19 Box S-3 Patient Rights Patients have the right to: Be the source of control for all medication management decision that affect them (that is, the right to self-determination).Accept or reject medication therapy on the basis of their personal values.Be adequately informed about their medication therapy and alternative treatments.Ask questions to better understand their medication regimen.Receive consultation about their medication regimen in all health settings and at all points along the medication-use process.Designate a surrogate to assist them with all aspects of their medication management.Expect providers to tell them when a clinical significant error has occurred, what the effects of the event on their health (short- and long-term) will be, and what care they will receive to restore their health.Ask their provider to report an adverse event and give them information about how they can report the event themselves.Institute of Medicine. Preventing medication errors: quality chasm series. Washington, DC: National Academy Press, 2006.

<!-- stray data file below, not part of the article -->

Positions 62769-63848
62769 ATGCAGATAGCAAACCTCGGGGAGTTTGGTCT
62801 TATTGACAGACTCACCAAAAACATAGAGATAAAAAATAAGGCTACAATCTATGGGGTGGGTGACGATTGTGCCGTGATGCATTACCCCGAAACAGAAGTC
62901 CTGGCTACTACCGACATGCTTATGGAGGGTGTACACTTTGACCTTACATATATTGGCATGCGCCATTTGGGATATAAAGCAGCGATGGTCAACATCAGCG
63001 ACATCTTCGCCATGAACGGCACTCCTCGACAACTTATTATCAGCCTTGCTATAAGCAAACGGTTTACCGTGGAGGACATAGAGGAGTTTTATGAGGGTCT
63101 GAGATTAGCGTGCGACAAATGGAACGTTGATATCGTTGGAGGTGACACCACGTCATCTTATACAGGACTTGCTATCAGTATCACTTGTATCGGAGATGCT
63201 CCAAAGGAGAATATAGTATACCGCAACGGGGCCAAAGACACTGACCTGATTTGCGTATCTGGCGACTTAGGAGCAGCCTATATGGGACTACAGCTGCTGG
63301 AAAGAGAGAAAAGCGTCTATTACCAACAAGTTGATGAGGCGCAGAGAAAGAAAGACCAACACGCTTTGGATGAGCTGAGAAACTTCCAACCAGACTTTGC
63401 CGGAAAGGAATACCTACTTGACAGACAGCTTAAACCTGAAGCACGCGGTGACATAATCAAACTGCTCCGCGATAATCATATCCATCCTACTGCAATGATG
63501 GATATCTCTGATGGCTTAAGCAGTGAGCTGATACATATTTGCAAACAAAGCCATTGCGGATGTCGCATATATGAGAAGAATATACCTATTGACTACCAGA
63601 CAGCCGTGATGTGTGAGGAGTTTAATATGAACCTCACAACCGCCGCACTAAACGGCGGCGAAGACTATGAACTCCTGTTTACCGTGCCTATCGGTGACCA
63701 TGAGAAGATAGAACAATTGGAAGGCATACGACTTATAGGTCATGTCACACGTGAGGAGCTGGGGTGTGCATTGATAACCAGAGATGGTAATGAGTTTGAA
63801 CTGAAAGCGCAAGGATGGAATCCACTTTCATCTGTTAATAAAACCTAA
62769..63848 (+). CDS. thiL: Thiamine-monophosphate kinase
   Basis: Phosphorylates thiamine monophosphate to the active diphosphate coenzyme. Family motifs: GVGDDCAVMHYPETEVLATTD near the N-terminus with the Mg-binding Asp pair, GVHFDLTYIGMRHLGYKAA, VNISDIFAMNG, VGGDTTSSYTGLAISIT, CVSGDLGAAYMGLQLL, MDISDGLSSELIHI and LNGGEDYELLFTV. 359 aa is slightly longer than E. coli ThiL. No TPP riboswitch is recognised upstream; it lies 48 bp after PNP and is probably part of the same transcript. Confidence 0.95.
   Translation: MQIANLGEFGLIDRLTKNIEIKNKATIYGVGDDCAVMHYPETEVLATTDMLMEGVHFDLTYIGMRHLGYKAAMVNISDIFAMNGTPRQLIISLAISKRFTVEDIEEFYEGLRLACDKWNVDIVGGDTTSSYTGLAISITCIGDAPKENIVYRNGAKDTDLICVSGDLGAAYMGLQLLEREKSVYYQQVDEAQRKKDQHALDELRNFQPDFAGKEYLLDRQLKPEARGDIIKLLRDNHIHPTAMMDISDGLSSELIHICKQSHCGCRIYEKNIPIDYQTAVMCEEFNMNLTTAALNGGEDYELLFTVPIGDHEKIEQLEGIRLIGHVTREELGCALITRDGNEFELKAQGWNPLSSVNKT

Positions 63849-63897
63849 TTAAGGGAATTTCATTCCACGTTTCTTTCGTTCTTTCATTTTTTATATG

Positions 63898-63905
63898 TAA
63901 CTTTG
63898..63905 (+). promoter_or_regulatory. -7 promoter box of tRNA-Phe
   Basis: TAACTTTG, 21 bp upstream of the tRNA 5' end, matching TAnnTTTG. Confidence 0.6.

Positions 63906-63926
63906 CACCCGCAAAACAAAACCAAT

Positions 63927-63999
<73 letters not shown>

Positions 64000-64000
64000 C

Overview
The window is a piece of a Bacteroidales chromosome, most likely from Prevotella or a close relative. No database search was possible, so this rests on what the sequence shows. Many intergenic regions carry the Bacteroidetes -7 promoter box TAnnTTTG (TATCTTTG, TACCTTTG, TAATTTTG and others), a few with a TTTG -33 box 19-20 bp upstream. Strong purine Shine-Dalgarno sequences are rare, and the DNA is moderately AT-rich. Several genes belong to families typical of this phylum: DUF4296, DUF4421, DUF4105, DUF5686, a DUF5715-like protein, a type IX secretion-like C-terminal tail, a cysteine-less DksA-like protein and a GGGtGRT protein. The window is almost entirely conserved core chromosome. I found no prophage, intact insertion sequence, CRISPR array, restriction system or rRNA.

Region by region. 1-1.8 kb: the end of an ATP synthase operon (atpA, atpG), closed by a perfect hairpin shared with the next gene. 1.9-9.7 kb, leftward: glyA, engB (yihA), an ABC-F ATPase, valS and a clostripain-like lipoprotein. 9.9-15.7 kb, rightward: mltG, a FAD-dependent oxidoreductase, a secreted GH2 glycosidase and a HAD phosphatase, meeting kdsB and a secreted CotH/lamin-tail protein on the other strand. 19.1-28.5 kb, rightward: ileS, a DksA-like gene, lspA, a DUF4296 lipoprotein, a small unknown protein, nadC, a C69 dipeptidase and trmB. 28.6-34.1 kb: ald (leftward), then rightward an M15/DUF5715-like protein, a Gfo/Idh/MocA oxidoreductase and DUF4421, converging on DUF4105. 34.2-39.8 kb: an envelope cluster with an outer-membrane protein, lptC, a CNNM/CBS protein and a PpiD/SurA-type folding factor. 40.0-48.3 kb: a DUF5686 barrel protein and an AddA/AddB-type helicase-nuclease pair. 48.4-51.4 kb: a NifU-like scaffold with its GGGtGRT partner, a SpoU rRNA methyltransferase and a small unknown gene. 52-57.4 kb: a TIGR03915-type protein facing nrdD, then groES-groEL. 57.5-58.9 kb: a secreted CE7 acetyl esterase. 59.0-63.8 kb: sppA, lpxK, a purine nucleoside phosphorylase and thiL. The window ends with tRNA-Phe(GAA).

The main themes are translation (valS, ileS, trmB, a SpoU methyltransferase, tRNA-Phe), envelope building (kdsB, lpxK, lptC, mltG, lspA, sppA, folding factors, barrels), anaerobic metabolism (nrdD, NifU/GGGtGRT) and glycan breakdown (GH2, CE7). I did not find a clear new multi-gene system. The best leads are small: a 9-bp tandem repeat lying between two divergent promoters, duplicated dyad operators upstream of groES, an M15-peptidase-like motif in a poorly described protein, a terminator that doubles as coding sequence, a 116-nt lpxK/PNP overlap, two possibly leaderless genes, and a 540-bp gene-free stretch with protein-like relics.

20 Issues for Discussion with Patients by Providers Box S-5Issues for Discussion with Patients by Providers(Physicians, Nurses, and Pharmacists)Review the patient’s medication list routinely and during care transitions.Review different treatment options.Review the name and purpose of the selected medication.Discuss when and how to take the medication.Discuss important and likely side effects and what to do about them.Discuss drug-drug, drug-food, and drug-disease interactions.Review the patient’s or surrogate’s role in achieving appropriate medication use.Review the role of medications in the overall context of the patient’s health.Institute of Medicine. Preventing medication errors: quality chasm series. Washington, DC: National Academy Press, 2006.
21 Preventing Medication Errors Recommendation 2:Government agencies (AHRQ, CMS, FDA, NLM) should enhance the resource base for consumer-oriented drug information and medication self-management support.Institute of Medicine. Preventing medication errors: quality chasm series. Washington, DC: National Academy Press, 2006.Bates DW. Preventing medication errors: A summary. Am J Health-Syst Pharm 2007; 64;S3-S9.